In my column last October, I addressed the profile of the typical information technology (IT) organization based upon the findings of the ongoing IT benchmark study conducted by Hackett Benchmarking & Research, part of Answerthink. In the next two columns I will continue the discussion by looking outside the IT organization to the study's findings on the impact of technology in the business as a whole and how that frames the future challenges for IT leadership. In this column we will look at the facts; in the next one, we will study the implications for IT planning.
One fact is not in doubt IT is becoming more pervasive and mission critical every day. At the average company, the proportion of the workforce who are regular users of IT has grown from 53 percent to 70 percent in the last three years. For many companies, particularly in the service sector, the number is 100 percent. With the in- creasing ubiquity of IT, there is also greater visibility of its relative successes and failures. In a recent Conference Board Study, 53 percent of CEOs cited changing technology and the impact of the Internet as critical business issues. With increased visibility comes increased demand to maximize the return of technology investments, and it is in this area that the benchmarks provide some thought-provoking insights.
The last few years have seen a succession of new technologies, all of which promised to revolutionize business. Enterprise resource planning (ERP), client/server, data warehousing and the Internet have all promised major cost and productivity improvements. While it is clear that much of the productivity gains and economic growth of the last 10 years is attributable to technology, there is mounting evidence that the full potential has not been realized.
First, increased IT investment has not always reduced cost or increased productivity. For example, despite a 35 percent increase in the average IT cost to support an end user in the last three years, 55 percent of business analyst staff time is still spent collecting data rather than analyzing it. The picture is much the same in human resources. There has been a 40 percent increase in technology investment since 1998, yet human resource administrative costs have increased by 16 percent over the same period. In the area of online customer support where much investment has been focused, 78 percent of companies still take more than 24 hours to respond to an online query. The reality is that it is still quicker to drive to the store and stand in line at the customer service counter!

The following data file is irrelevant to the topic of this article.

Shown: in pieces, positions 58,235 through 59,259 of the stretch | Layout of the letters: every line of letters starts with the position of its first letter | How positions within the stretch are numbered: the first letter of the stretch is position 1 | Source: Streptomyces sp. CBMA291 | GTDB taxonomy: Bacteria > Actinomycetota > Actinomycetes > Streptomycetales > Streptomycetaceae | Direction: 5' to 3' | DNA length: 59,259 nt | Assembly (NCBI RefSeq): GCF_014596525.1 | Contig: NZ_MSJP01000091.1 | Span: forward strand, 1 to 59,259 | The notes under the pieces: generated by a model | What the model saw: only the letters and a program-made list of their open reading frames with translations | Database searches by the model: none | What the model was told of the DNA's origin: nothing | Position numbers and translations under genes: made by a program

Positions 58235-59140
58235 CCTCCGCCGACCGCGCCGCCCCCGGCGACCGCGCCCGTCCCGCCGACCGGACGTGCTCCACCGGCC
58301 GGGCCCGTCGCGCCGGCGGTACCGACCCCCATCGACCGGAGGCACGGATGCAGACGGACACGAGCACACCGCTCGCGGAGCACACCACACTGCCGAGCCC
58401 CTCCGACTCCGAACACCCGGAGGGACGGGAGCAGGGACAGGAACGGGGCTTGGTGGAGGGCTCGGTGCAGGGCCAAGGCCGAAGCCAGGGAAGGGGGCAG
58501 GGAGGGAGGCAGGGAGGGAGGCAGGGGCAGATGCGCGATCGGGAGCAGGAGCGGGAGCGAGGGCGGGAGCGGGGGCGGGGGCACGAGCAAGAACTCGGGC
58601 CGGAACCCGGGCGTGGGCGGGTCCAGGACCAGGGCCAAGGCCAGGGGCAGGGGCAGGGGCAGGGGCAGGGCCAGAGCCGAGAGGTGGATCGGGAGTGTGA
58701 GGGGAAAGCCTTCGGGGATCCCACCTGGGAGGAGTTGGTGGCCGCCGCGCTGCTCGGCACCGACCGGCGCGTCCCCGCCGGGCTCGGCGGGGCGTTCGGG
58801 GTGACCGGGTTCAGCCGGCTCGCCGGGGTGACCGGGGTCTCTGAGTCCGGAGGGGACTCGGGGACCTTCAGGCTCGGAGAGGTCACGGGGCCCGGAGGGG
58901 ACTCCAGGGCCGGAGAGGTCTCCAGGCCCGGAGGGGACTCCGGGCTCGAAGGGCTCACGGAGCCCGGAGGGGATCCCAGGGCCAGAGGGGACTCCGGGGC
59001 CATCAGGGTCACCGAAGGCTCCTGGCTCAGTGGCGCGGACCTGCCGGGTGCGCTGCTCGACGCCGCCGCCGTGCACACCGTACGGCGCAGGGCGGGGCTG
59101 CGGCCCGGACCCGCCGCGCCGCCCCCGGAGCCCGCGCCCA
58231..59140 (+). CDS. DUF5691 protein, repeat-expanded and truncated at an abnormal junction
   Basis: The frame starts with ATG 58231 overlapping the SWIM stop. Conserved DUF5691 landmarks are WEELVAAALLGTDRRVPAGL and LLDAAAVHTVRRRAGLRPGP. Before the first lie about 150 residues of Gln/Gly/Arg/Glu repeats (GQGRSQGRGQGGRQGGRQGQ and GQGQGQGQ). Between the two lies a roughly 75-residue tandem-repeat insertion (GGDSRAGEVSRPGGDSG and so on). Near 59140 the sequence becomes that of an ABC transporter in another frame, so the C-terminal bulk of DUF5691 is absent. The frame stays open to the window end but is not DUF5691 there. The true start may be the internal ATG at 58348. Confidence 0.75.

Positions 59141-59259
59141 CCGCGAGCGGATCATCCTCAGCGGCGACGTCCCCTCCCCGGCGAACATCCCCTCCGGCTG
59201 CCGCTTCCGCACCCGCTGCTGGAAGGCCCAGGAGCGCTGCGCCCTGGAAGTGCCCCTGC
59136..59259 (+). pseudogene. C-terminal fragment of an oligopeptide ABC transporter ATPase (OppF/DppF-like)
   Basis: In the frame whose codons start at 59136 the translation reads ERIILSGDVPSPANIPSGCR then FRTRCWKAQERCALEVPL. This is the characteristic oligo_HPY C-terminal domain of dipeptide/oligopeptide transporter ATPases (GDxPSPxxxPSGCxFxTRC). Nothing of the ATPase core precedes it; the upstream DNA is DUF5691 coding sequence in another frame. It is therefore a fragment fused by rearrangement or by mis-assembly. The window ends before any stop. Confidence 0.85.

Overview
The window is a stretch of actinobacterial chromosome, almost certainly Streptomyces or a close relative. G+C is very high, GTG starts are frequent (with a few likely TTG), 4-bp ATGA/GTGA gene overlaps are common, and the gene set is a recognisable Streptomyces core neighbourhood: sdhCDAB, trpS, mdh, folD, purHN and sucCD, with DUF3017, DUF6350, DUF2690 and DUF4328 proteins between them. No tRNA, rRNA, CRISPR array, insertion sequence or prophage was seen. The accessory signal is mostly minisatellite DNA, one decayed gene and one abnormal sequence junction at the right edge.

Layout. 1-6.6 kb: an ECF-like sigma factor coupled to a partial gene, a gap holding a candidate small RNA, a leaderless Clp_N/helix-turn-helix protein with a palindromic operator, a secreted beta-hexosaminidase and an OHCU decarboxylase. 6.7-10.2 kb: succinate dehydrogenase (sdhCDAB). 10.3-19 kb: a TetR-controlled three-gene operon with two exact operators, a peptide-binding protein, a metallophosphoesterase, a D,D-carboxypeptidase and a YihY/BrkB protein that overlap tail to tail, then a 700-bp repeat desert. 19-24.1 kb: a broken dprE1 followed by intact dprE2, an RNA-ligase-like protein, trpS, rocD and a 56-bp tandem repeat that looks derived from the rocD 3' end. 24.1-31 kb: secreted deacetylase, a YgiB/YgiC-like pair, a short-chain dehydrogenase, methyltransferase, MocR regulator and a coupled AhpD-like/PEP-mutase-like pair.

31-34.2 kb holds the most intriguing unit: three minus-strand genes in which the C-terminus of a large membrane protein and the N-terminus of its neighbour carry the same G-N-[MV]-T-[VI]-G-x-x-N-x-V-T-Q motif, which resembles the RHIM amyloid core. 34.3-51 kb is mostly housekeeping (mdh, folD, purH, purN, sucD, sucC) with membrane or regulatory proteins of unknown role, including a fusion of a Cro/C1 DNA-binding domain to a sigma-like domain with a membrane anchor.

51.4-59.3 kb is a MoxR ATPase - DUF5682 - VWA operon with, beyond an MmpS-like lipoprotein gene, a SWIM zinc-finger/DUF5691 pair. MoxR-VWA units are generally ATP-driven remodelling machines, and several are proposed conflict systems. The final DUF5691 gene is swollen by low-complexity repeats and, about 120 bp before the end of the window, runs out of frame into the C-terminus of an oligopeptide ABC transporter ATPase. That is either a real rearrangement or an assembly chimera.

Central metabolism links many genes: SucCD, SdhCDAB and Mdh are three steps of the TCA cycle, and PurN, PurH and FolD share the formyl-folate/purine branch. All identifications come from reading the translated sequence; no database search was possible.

Second, the decade-long drive to implement technology-enabled best practices is only partially completed. Despite the hype surrounding Cisco's ability to close its books in one day, the average company still takes four to five days to complete what should be a routine task after 30 years of investment in financial accounting systems. Even Cisco's nimbleness in accounting was still not enough to prevent inventories from increasing fourfold in two years to $2.5 billion. One of the largest areas of IT investment in recent years has been in data warehousing and decision support systems to improve planning, forecasting and decision making; however, it was not enough to prevent 900 companies from issuing negative earnings pre-announcements during the fourth quarter of 2000.
Third, companies have barely had time to start deploying the latest tools and technologies before they are replaced or supplemented by the next wave. The result is that few companies have successfully completed deployment. For example, although 86 percent of companies have implemented some form of an ERP system, only 30 percent have fully deployed them and another third are still wrestling with multiple ERP platforms. The progress in customer relationship management (CRM) systems lags even further behind, with only nine percent of companies able to integrate records of both a customer's offline and online activities.
What conclusions should we draw from this data? Pessimists would find it easy to conclude that businesses have wasted billions of dollars in technology investment in recent years. Those optimists among us will conclude that there remains enormous potential to wring cost, productivity and service improvements from technology that can sustain profitable growth for years to come. The reality is that both points of view are true. There is no doubt that many technology investments have failed to realize the returns that were initially expected. Unrealistic expectations, poor project management and increased levels of complexity contributed to the shortfall. However, that has not been all negative. The experience gained and the infrastructure that has been built provide a robust platform for realization of significant benefits moving forward. For many companies, the challenge is to fully realize the benefits from past investments while continuing to leverage the promise of new technologies.
In my next column, I will address how leading companies are addressing this challenge and the assumptions they are building into their planning.
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